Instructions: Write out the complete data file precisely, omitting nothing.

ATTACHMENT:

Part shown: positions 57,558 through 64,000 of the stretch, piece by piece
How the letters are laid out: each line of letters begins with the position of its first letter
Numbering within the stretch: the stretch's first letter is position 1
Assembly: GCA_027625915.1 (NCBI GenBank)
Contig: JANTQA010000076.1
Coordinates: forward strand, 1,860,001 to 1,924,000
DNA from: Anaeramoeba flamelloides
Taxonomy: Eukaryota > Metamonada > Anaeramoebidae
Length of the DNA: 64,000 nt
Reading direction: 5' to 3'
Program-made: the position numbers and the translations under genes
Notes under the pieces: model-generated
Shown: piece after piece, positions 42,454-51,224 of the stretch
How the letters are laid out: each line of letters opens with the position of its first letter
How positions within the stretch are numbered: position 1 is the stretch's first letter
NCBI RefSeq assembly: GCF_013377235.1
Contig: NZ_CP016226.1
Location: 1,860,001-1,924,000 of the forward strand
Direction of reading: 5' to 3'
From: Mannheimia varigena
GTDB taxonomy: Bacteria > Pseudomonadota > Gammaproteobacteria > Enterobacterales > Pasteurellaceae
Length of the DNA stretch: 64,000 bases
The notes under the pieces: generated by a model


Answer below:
Part shown: positions 57,558 through 64,000 of the stretch, piece by piece
How the letters are laid out: each line of letters begins with the position of its first letter
Numbering within the stretch: the stretch's first letter is position 1
Assembly: GCA_027625915.1 (NCBI GenBank)
Contig: JANTQA010000076.1
Coordinates: forward strand, 1,860,001 to 1,924,000
DNA from: Anaeramoeba flamelloides
Taxonomy: Eukaryota > Metamonada > Anaeramoebidae
Length of the DNA: 64,000 nt
Reading direction: 5' to 3'
Program-made: the position numbers and the translations under genes
Notes under the pieces: model-generated
Shown: piece after piece, positions 42,454-51,224 of the stretch
How the letters are laid out: each line of letters opens with the position of its first letter
How positions within the stretch are numbered: position 1 is the stretch's first letter
NCBI RefSeq assembly: GCF_013377235.1
Contig: NZ_CP016226.1
Location: 1,860,001-1,924,000 of the forward strand
Direction of reading: 5' to 3'
From: Mannheimia varigena
GTDB taxonomy: Bacteria > Pseudomonadota > Gammaproteobacteria > Enterobacterales > Pasteurellaceae
Length of the DNA stretch: 64,000 bases
The notes under the pieces: generated by a model